Let us assume that an event E can occur in ‘r’ number of ways and the probability ‘p’ is equally likely. Then the probability of the occurrence of an event would be written as:

P(E) = r/n

The failure or the probability that doesn’t occur would be written as:

P(E’) = (n-r) / n = 1 – (r/n)

E’ is represented as an event that will not occur.

Therefore, it will be 

P(E) + P(E’) = 1

It depicts the total possibilities of an event that will occur or not occur in an experiment and is equal to 1.

The same theoretical probability of the events is known as equally likely events. Event is the single outcome of an experiment, and the outcome is the possible or probable result of an experiment, as you must have noticed in your day-to-day life. The results are equally likely if the occurrence of events all has the same probability. Let us consider an example; if you throw some dice, the probability of getting a 5 is 1/6. Likewise, the probability of getting the remaining numbers one by one would be 1/6. The example of equally likely events are as follows:

  • Getting a 10 or 2 in a deck of cards
  • Getting 1, 4 and 6 on a dice
  • Getting a pink colored book from a stack of books

The probability of every event would have the same equally likely event probability.

The complementary events are the probability, which has only two outcomes. For example, the probability of a person coming to your house would be either yes or no. It is known as complementary events. The opposite of a probability is a complement of an event. More examples of complementary events are as follows:

  • Today, you will either go to a place or not
  • You will win the lottery, or you won’t 
  • You will either pass this exam or not

The probability density function can be defined as the relationship between the density of continuous random variables and ranges of values. It determines and identifies the distribution of the existence of mean and deviation. The standard distribution is used to determine the database and statistics used for the science representation and real-valued variables if the distribution is unknown.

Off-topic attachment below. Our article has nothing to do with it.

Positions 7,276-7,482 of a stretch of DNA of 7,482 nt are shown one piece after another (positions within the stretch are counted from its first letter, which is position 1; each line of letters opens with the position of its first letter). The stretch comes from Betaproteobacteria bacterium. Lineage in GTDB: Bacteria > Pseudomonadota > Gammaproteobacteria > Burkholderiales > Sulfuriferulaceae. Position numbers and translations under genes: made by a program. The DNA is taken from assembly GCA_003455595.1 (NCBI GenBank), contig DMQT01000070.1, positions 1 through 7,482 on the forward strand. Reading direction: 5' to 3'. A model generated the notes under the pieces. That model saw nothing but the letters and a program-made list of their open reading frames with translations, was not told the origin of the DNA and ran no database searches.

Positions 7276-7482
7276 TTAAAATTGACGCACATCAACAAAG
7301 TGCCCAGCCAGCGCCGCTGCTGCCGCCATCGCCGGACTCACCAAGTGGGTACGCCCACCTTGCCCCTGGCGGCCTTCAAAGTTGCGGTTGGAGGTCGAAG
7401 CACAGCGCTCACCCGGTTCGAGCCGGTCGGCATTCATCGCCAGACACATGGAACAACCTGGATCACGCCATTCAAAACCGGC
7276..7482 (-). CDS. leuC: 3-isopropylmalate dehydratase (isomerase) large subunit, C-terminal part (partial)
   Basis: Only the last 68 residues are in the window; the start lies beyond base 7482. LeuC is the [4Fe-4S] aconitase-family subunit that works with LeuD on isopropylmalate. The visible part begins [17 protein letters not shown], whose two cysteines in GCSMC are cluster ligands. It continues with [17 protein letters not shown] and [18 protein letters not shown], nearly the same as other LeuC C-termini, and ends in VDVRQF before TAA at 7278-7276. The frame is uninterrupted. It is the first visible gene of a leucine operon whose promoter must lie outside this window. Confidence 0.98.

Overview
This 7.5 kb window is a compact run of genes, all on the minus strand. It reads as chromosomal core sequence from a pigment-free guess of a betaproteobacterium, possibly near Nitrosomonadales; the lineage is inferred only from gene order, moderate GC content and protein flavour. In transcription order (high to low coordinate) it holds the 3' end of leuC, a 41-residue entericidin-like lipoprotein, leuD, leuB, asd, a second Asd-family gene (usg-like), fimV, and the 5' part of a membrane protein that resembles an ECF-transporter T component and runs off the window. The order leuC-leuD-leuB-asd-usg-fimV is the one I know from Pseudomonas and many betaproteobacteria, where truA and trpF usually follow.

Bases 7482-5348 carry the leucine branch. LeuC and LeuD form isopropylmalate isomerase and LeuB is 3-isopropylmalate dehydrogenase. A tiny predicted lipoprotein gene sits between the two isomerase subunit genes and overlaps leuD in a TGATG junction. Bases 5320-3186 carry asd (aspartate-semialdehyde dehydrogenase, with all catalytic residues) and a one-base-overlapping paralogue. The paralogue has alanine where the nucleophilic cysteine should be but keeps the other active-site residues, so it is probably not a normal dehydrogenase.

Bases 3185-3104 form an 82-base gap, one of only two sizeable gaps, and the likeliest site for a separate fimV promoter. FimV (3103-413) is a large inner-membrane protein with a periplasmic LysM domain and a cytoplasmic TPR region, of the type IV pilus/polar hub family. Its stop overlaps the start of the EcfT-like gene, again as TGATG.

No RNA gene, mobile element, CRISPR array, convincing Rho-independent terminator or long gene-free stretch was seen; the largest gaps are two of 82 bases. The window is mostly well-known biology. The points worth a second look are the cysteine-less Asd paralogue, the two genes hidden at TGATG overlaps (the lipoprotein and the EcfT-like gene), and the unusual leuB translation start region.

Using the MSVgo app that provides a step by step conceptual breakdown of topics, you can understand the concept of “Additional Rule of Probability” and “Types of Complementary Events of Probability” in a very visually creative manner. To download the app now and see for yourself, click here.

High School Physics

  • Alternating Current
  • Atoms
  • Communication Systems
  • Current Electricity
  • Dual nature of Radiation and Matter
  • Electric Charges and Fields
  • Electricity
  • Electromagnetic Induction
  • Electromagnetic Waves
  • Electron Beams and Radioactivity
  • Electrons and Photons
  • Electrostatic Potential and Capacitance
  • Fluid Pressure
  • Force and Acceleration
  • Force And Laws Of Motion
  • Gravitation
  • Internal Energy
  • Kinetic Theory
  • Law of motion
  • Light – Reflection And Refraction
  • Magnetic Effects Of Electric Current
  • Magnetism and Matter
  • Management Of Natural Resources
  • Mechanical properties of Fluids
  • Mechanical properties of Solids
  • Motion
  • Motion in a plane
  • Motion in a straight line
  • Moving Charges and Magnetism
  • Nuclear Energy
  • Nuclei
  • Oscillations
  • Our Environment
  • Paths of Heat
  • Physical world
  • Ray optics and optical instruments
  • Semiconductor Devices
  • Semiconductor Electronics: Materials, Devices and Simple Circuits
  • Simple Machines
  • Sound
  • Sources Of Energy
  • Specific and Latent Heats
  • Spherical Mirrors
  • Static Electricity
  • Systems of Particles and Rotational motion
  • Thermal properties of matter
  • Thermodynamics
  • Units and Measurement
  • Vectors, Scalar Quantities and Elementary Calculus
  • Wave Optics
  • Waves
  • Work, Power and Energy

High School Chemistry

  • Acids, Bases and Salts
  • Alcohols, Phenols and Ethers
  • Aldehydes, Ketones and Carboxylic Acids